You kids nowadays, what with your YouTubes and your CrunchyRolls and your BitTorrents and your streaming Funimation sites and your theatrical Miyazaki releases and your anime merchandise shops and your anime conventions and your LiveJournals and fan forums and 4-chans!
Spoiled rotten, ‘as what I say!
Now, back in the old days (mid-late 90s for me), we had to struggle and suffer to watch Japanese cartoons. We worked our rear ends off for our big eyes and weird hair-dos. You little twits now get everything handed to ya, I say! Just fire up the devil box and get your anime free. No sense of accomplishment or agony, no sir! Not like us!
Back in my day, we didn’t have this fancy doohickey Internet or these newfangled DVDs. We had VHS cassettes, and by God Almighty, we were happy to have those VHS casettes! They were big strong stocky things that took up your shelf, your other shelf, and someone else’s shelf! But we had shelf space to spare back in those days, because you couldn’t just wander into the local 7-11 and buy yourself Gundam models and schoolgirl figurines! No, if you wanted to have anime toys on your shelf, you goddamn made them yourself, or went to Japan, or took a trip to the nearest big city. None of this pansy eBay stuff.
But yes, those VHS tapes, they were all we had. They may have had the picture quality of mashed cat vomit and the sound quality of said cat yowling, but they were ours, damnit. We were proud of ‘em, and we paid good money for them. None of this piracy stuff and downloading. If you wanted pirated fansubs, then by gum you hiked out to Chinatown or Japantown and you put down twenty bucks for a copied VHS and hoped to god the tracking wasn’t busted to hell and back. God knows you weren’t going to be getting episodes of Sailor Stars any other way.
And if you wanted to buy your anime legit – and really, that was the only way a lot of people ever were able to get their anime – I hope you had a nice fat wallet, because those VHS tapes were going to be setting you back at least 30 dollars. And you couldn’t just get them at the Blockbuster – well, sometimes you could, but usually only hidden away in either the kids’ section or the porn section. But most of us had to head to put on our big boy/girl panties and hoof it to a specialty video store.
In the snow.
Yeah, that’s right. We actually had to go outside to get our anime. Lousy spoiled kids getting their anime delivered to their computer…
Oh, and we didn’t have subtitles AND English dubs on the same disk like you whippersnappers nowadays. We had to buy our subs and dubs separately. And back in my day, subtitled tapes cost more than dubbed. So we all swallowed our pride and watched dubbed anime and hoped to hell it was handled by Ocean or one of the other few good dubbing houses, because holy dagnabbit some of those dubs were offensively horrible. And not like you had much to choose from in terms of companies back in those days. There was, what, Viz, AnimEigo, Right Stuf and Manga Entertainment? Your precious Funimation was barely more than a glimmer in Gen Fukunaga’s eye back then. We certainly wouldn’t dream of getting anything released in theatres (save for the odd fluke like Akira). And don’t get me started on the anime that was on TV, what little there was. We didn’t have companies interested in sticking with the original content; we got Dragon Ball with censored nudity and death, and Sailor Moon with gender swaps and American names, and Robotech with… just… just Robotech. So much anime broadcast with the Japanese content gutted and replaced with mindless “Westernized” pap.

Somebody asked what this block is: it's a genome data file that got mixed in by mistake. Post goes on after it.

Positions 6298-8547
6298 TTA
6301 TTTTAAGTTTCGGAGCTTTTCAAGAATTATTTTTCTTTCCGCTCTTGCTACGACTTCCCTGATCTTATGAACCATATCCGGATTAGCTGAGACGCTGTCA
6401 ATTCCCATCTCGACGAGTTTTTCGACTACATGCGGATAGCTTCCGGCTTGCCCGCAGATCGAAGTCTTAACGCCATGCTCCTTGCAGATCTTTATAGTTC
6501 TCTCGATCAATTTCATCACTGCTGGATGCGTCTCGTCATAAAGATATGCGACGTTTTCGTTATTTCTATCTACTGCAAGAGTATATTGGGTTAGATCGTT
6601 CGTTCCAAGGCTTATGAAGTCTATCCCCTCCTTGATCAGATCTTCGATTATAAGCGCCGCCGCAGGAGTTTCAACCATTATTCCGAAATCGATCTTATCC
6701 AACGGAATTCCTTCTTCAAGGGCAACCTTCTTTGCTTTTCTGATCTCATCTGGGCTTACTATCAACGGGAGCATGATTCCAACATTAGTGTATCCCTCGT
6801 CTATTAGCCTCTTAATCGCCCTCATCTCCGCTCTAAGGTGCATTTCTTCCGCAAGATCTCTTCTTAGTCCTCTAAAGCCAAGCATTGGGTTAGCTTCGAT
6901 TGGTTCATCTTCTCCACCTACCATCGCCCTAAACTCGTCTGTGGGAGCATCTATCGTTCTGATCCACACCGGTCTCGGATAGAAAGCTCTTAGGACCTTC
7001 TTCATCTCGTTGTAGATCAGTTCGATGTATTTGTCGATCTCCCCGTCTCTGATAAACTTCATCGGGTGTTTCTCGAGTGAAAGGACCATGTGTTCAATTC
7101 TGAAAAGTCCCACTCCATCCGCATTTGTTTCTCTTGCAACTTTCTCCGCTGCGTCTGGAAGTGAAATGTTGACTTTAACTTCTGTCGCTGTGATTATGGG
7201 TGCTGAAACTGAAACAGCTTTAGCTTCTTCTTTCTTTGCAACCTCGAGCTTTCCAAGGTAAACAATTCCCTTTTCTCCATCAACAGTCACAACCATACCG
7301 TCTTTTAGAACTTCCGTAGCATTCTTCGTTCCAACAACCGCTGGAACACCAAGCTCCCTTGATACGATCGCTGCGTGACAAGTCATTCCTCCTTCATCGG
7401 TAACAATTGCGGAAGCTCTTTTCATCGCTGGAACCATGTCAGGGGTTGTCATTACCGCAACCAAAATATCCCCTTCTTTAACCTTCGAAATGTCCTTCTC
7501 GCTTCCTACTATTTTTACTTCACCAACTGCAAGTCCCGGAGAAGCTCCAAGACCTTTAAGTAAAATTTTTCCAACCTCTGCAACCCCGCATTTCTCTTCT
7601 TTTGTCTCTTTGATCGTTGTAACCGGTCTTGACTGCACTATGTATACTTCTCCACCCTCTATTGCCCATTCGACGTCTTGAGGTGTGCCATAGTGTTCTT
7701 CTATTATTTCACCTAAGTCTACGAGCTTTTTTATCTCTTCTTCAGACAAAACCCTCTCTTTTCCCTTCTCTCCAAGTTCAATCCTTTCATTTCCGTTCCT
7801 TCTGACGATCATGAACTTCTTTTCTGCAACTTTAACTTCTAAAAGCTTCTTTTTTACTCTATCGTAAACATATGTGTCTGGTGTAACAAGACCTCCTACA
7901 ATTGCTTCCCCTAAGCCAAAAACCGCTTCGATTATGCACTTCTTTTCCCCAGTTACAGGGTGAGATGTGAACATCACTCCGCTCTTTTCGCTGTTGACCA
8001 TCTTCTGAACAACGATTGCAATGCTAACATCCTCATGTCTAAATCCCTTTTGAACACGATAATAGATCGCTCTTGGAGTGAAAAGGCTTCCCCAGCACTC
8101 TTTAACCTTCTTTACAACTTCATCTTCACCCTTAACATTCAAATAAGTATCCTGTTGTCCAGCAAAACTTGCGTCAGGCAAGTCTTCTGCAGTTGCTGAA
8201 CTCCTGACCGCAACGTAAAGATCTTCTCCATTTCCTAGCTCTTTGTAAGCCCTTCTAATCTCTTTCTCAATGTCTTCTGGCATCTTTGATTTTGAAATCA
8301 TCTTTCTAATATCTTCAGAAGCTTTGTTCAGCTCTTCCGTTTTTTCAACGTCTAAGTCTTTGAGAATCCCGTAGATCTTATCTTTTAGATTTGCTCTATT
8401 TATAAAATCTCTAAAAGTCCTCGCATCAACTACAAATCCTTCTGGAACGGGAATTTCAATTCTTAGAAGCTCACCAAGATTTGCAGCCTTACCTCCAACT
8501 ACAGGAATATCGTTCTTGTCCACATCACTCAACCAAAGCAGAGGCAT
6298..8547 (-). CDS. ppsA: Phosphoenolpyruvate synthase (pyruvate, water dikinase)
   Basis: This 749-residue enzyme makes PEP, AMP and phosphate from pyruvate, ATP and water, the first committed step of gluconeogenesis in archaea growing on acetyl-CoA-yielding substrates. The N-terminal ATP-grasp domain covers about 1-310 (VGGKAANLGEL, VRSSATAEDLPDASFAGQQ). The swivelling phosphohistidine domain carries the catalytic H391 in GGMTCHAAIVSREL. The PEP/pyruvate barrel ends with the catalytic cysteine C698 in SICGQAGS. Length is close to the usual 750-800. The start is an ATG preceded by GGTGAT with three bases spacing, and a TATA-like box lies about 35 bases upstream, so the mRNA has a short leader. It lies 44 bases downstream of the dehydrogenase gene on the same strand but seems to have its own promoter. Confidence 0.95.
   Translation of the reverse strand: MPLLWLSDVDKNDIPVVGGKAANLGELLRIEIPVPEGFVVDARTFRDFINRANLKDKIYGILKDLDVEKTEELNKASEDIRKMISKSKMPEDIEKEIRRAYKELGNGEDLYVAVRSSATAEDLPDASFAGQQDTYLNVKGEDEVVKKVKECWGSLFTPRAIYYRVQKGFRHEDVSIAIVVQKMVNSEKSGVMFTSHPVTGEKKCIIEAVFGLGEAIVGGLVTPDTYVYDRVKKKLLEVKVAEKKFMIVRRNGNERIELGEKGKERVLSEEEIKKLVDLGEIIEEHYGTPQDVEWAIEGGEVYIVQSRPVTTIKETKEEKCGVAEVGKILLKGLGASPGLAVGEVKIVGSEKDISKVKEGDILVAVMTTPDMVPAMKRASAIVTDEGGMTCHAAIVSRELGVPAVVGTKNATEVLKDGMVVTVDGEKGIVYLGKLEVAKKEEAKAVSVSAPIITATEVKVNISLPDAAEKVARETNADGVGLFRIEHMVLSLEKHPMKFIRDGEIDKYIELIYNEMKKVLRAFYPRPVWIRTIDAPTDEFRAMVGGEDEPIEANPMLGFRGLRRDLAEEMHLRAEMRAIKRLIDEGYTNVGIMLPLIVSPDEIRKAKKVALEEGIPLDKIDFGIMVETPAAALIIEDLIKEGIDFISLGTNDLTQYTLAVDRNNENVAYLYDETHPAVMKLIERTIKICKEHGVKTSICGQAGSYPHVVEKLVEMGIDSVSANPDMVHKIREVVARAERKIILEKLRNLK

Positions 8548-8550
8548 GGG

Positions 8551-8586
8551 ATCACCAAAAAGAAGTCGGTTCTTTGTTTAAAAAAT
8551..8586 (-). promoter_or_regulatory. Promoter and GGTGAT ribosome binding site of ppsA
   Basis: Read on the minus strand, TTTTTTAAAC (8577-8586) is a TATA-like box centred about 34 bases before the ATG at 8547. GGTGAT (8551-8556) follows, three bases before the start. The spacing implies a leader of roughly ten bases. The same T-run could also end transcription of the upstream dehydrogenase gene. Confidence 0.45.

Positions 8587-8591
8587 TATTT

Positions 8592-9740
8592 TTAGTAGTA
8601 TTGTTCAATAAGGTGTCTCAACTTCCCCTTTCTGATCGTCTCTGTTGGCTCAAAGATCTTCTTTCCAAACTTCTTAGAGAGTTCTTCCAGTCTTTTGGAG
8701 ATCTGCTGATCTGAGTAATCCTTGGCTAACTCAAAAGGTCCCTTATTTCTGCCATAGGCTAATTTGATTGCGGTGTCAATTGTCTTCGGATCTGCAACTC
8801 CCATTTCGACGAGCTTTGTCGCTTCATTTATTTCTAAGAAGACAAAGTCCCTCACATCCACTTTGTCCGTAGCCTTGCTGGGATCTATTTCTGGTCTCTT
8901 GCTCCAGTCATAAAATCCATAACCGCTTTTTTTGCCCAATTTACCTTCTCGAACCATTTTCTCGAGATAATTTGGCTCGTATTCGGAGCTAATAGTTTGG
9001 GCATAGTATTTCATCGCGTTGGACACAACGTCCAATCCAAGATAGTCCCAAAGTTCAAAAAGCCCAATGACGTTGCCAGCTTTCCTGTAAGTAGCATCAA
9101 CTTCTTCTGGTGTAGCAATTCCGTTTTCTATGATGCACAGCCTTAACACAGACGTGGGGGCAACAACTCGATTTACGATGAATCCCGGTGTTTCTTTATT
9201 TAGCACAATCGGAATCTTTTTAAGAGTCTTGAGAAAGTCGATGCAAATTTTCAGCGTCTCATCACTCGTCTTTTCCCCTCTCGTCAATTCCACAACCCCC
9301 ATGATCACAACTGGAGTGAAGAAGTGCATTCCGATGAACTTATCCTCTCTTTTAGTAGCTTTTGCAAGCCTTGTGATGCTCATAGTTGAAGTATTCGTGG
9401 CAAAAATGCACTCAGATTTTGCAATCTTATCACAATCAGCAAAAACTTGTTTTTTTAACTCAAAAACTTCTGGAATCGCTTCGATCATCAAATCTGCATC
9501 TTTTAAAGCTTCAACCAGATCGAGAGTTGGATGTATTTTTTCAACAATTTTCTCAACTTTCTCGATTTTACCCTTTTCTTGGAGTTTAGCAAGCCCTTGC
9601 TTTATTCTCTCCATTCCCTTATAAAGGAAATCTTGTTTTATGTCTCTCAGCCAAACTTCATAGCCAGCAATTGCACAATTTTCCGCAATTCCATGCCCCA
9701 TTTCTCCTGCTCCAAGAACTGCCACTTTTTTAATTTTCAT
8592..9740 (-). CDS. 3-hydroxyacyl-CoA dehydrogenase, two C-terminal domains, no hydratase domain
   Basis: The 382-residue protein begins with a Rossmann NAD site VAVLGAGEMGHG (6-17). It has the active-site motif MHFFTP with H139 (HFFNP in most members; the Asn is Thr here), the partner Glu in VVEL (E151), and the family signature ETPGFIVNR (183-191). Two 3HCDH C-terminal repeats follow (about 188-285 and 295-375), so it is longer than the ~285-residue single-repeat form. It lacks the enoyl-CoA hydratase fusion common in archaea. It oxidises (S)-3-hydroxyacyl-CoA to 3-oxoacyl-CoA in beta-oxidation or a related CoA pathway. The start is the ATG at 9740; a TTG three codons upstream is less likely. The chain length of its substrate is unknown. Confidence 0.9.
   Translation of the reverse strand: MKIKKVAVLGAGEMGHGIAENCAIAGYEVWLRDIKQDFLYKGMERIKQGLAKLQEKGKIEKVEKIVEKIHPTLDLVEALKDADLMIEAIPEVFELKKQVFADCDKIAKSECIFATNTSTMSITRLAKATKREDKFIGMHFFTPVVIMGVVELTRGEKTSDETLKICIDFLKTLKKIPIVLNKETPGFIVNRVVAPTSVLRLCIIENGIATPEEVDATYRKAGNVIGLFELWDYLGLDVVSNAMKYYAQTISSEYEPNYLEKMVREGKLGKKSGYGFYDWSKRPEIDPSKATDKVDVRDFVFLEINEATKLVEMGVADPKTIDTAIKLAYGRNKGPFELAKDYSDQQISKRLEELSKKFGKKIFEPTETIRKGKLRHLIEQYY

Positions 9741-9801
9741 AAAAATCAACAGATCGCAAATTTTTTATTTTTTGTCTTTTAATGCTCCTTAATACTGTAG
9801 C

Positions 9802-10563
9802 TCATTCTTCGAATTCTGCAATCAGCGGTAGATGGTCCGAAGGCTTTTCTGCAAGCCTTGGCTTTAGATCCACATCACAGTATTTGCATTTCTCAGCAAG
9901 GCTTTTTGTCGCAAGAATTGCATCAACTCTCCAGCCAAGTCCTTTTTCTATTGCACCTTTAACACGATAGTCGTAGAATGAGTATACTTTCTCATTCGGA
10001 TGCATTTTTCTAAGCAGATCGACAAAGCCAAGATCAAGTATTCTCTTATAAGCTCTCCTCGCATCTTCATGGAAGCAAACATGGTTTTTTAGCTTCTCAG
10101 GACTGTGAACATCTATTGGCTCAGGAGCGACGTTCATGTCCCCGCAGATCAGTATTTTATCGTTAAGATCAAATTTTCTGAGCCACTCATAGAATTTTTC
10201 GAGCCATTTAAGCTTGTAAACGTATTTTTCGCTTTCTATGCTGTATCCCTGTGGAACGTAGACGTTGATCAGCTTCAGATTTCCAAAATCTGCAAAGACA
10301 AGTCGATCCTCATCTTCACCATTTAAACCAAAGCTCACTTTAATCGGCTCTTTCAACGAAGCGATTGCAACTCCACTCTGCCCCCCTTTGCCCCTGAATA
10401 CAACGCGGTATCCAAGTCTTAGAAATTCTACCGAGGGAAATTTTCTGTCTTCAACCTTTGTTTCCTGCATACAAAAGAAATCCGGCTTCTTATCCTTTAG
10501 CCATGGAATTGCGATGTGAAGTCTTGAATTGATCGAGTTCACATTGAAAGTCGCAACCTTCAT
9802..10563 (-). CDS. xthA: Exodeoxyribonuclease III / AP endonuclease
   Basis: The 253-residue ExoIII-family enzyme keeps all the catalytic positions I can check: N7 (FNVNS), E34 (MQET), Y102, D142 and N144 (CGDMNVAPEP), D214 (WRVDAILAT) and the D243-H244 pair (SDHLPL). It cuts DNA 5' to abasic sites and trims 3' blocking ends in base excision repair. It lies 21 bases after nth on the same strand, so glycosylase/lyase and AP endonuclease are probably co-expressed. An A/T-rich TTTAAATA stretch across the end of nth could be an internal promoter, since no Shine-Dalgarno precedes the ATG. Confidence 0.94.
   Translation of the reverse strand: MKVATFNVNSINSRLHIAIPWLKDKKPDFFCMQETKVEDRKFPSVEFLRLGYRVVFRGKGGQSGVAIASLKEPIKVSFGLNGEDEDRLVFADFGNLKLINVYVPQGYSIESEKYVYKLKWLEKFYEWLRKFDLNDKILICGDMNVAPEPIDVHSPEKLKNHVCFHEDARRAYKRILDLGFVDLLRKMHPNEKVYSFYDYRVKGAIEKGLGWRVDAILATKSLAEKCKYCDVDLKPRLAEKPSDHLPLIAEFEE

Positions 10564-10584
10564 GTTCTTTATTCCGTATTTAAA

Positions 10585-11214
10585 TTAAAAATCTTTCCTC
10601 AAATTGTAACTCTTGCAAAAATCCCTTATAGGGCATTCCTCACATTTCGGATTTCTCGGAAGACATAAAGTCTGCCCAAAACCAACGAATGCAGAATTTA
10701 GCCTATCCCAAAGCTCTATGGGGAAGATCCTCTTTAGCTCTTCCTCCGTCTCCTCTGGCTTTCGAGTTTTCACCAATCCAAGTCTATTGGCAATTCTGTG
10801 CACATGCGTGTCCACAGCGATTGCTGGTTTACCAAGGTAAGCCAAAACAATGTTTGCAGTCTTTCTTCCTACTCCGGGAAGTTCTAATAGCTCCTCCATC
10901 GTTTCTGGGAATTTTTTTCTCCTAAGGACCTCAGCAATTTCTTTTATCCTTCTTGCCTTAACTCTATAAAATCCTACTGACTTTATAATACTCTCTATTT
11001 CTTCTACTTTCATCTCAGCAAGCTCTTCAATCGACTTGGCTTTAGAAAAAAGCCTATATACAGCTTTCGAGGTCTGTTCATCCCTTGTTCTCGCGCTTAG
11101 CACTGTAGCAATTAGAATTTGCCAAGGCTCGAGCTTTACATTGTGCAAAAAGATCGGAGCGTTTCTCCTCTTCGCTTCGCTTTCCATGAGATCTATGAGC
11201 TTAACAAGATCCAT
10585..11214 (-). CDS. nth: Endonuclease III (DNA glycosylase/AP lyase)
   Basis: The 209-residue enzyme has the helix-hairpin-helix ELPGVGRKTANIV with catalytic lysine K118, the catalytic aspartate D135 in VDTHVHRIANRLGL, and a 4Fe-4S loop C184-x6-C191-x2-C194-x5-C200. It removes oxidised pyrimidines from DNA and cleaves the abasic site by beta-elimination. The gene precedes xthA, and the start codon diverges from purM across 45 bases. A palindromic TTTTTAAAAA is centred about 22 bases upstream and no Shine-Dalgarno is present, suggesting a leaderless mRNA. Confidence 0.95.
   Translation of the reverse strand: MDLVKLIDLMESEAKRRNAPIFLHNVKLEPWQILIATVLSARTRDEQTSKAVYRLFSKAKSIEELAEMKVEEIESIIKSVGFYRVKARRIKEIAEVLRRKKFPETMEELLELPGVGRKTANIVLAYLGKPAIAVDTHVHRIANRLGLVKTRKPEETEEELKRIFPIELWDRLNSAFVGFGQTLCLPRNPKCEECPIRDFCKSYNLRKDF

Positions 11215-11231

At least some things haven’t changed that much, I suppose.
Oh, and hope you weren’t thinking of watching that anime with anyone, because before the Internet came along, it was nearly impossible to find other anime fans. Oh sure, if you trucked out to a major city or university you might be lucky enough to find some grizzled veteran otaku holding an anime convention or running an anime club. But if you were living in some backwater town in the middle of Nowhere, USA/Canada/England, the otaku population was pretty much you and, if you were lucky, some scruffy guy from high school with bad breath and body odor. But damnit, you still hung out with him, because who else would understand and sympathize with your florid rants over how they butchered Macross or why Slayers was the pinnacle of fantasy-comedy? We didn’t have much of this newfangled Internet back in those days, so we couldn’t share our pearls of wisdom with an avid waiting audience of fans at our convenience. No, we had to keep it to ourselves and nerdrage in the solitude of our basements and bedrooms. Let me tell you, Usenet was a godsend.
You kids don’t know how good you’ve got it, living in a world where anime is at the tip of your fingers and you can walk abroad in an Evangelion T-Shirt without getting mocked or questioned! Where you can see a Studio Ghibli movie in theatres and hold anime meetups in your town! Kids these days think they have a right to enjoy their hobby and connect with fellow fans without sacrificing their firstborn child and biking sixty miles to school every day! BAH, I say! BAH!
Damnit, you kids, get off my lawn!
Now if you’ll excuse me, I have an episode of Haruhi Suzumiya to stream and a digital manga to download, right after I’ve unlodged my tongue from its firm position in my cheek.
What trials and tribulations did you used to endure to enjoy your geeky hobbies? How do “kids these days” have it easy? What do you like most about fandom in ages past, and fandom as it exists today?